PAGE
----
De nition of the Agile Development and Testing Process in Software Generator USS Code 128 in Software De nition of the Agile Development and Testing Process

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20.3 De nition of the Agile Development and Testing Process using vs .net touse qr-code in web,windows application Postnet 3 of 5 My agile process incorporated Visual Studio .NET QR Code 2d barcode the following characteristics: RUPesque Having been exposed to the Rational Uni ed Process (RUP [7]) at college, I employed a fundamentally RUP-like approach to the iterations (that I termed the RUPesque method). I also included elements of the V-model [4] to enable me to convince my manager that I was doing some formal planning of the project.

(It seems managers like to be reassured about these things.) A small team (not co-located; see Section 20.5 for details of how I overcame the issues of lack of co-location) comprised the customer/user (basically the team I had been assigned to during my industrial placement), the project manager (my boss),.

In my young and innocent stat e, I did begin to wonder if the Requirements Creep might actually be a role held by one of the team members perhaps the person responsible for coming up with new and crazy requirements.;-). Very-Small-Scale Agile Development and Testing of a Wiki the developer and tester (me) , and ad hoc resources (a member of the team as and when needed for pair development and test see later discussion). Short iterations (matched to a week-long cycle to coincide with and to piggyback on an existing weekly team telephone conference call on Friday afternoon to allow the users [i.e.

, the team members] to review the previous week s development and provide comments for the next week s work). Agile requirements capture and maintenance (documented using an agile requirements tool [61]). Rapid prototyping I relied heavily on a prototyping approach in which I would produce simple mock-ups (essentially just demonstrating the navigation and the basic features requested by the users) to show to the users in order to obtain their feedback on the suitability of the proposed system (formally during the Friday conference call, but also informally [but then documented in the requirement tool] via the SameTime instant messaging system [a facility available under Lotus Notes]).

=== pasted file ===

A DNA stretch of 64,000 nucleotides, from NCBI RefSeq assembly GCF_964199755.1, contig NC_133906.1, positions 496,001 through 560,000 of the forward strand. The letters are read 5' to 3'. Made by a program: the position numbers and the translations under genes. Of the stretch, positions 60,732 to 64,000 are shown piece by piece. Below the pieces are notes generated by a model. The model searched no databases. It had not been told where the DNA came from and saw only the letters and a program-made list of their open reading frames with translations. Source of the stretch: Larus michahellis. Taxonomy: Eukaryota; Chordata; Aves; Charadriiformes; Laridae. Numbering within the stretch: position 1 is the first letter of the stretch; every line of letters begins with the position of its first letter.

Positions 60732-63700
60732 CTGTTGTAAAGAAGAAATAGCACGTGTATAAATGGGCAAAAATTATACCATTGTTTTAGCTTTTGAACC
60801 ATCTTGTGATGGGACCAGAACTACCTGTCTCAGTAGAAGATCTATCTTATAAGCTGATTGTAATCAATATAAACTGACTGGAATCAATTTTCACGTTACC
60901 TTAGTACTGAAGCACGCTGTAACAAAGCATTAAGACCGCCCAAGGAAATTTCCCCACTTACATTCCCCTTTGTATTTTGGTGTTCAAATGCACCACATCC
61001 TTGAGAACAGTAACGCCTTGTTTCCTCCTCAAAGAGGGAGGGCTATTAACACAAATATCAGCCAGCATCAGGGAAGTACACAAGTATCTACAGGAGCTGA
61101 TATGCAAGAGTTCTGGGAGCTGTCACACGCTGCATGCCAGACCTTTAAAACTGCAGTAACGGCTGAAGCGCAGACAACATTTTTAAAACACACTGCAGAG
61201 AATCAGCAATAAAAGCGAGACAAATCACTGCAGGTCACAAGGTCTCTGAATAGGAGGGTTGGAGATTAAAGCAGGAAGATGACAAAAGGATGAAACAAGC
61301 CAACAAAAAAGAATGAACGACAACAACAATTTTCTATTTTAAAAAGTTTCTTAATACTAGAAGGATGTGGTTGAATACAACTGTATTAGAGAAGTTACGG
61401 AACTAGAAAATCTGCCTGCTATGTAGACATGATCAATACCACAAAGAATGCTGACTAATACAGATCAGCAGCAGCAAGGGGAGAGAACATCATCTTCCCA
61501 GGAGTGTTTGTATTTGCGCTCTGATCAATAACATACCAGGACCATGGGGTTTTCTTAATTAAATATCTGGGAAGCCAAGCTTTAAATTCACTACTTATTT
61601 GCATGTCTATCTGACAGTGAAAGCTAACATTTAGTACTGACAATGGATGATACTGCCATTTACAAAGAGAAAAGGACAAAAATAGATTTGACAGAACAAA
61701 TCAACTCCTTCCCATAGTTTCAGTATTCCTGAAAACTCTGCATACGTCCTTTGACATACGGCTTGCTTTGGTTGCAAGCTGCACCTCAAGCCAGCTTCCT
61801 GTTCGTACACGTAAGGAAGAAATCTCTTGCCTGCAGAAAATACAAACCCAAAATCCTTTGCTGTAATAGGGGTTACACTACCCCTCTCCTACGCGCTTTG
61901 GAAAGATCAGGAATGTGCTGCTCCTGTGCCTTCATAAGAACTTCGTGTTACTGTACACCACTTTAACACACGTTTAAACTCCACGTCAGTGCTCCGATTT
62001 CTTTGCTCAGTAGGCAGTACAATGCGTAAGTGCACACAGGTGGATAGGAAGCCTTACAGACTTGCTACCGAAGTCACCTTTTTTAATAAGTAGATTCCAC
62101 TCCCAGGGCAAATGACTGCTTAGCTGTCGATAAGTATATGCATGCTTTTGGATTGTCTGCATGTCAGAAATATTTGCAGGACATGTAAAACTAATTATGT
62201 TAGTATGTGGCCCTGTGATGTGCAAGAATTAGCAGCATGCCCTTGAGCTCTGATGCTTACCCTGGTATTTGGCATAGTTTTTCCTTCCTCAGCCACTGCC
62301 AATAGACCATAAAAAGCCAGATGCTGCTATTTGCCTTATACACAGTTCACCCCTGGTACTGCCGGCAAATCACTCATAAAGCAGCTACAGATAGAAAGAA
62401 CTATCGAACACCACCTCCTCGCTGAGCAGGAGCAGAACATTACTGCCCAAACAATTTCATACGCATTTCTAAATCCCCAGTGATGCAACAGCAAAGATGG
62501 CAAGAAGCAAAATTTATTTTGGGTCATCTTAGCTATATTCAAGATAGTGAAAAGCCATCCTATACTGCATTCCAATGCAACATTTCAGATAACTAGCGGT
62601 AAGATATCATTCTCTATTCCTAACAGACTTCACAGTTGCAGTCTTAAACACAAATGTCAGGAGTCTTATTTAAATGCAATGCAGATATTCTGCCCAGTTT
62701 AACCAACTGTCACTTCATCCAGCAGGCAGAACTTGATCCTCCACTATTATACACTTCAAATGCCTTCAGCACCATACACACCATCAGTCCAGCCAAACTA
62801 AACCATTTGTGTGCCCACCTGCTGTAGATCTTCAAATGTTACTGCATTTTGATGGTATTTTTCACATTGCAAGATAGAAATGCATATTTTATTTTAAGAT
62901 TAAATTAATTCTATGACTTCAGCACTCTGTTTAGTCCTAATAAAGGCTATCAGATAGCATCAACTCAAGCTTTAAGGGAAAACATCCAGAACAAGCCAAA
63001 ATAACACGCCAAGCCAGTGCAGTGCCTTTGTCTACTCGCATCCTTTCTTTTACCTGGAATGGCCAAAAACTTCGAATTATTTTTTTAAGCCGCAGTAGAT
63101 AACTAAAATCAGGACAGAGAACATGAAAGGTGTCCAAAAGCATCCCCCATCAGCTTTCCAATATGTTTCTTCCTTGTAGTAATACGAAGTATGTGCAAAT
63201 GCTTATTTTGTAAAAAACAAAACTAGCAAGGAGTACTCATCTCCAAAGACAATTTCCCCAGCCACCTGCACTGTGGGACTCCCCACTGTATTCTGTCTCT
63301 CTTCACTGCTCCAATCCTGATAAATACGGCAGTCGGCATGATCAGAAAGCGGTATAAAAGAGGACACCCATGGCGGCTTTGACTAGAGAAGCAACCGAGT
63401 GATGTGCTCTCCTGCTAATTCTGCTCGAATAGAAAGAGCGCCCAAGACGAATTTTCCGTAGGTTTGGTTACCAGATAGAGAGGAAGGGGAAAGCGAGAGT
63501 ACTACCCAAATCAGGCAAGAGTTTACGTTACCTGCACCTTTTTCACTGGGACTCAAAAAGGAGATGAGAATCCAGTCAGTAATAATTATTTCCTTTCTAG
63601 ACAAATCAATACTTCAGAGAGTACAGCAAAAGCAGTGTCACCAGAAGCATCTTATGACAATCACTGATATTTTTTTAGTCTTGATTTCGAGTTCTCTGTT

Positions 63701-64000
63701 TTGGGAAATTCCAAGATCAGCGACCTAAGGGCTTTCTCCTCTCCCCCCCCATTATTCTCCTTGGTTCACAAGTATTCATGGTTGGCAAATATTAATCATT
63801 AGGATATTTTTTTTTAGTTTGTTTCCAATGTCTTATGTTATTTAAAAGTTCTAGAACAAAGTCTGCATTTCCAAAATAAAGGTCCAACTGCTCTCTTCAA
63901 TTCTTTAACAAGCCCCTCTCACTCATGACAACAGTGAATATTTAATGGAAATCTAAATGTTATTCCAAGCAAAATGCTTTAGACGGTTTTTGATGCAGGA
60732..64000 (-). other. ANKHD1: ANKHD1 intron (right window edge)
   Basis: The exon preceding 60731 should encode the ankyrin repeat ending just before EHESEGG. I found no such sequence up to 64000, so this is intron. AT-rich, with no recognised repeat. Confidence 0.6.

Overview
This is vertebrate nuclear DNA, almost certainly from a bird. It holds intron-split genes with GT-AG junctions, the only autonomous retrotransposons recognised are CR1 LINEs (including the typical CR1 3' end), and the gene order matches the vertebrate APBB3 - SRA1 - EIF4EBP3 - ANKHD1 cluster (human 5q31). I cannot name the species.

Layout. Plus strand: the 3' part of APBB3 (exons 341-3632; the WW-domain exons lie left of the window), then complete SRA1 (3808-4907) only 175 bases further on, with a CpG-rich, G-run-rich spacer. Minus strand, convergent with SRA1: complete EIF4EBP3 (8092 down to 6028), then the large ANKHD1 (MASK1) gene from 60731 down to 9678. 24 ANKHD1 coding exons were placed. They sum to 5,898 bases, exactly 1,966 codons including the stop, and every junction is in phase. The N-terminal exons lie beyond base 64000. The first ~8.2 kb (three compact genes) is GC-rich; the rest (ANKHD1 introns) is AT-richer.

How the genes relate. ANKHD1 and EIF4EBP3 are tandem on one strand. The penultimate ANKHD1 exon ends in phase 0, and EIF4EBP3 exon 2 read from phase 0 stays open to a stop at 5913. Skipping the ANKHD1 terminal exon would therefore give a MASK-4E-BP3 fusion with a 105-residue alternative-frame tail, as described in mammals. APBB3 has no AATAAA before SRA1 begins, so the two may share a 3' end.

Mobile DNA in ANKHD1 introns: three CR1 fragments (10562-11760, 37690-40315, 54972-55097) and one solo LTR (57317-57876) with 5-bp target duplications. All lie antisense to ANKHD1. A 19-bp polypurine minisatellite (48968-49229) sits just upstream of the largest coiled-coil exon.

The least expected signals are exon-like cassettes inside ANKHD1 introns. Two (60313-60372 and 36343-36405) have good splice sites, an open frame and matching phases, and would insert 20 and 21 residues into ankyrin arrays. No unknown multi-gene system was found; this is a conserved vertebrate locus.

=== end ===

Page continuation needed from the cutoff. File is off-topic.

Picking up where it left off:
Pair development To make particularly fast progress, I organized a number of intensive sessions where I worked with an experienced member of the team at the same workstation, bashing out code, and producing very good results (see Section 20.5). Pair development was particularly valuable where I had very challenging timescales and proved to be an excellent technique for very intensive development and testing and rapid delivery of good-quality software.

Pair testing Again, working with my colleague, we identi ed suitable test scenarios, test data (including boundary and partition values), and employed statetransition techniques to design tests to verify correct navigation [4]. I have broken this out separately from pair development, because I was so impressed by what turned out to be a particularly effective means of reducing defects. Manual tester packs I don t subscribe to the popular notion that all students are lazy, fun-loving, hedonistic parasites (well, not completely).

To avoid additional wasted testing effort, and to ensure I wasn t stuck in the of ce after 5 p.m. or (God forbid) testing on the weekend, I made sure that testing was as slick and ef cient as possible.

My main solution was to ensure I got maximum reuse from the tests that I (and my colleague, during pair testing) created. To this end: I created a simple test script template in the IBM Symphony word processor package and adopted a consistent script naming convention (a unique identi er formed from the iteration number, the Wiki page [and subpage], and an incremented number e.g.

, 02-TeamOrgChart-01). To promote test reuse, I ensured that all test scripts that were developed were led (both electronically as Symphony les and as paper-based copies in my test reuse folder, which was a le box with separate tabs into which the tests for separate iterations were stored)..

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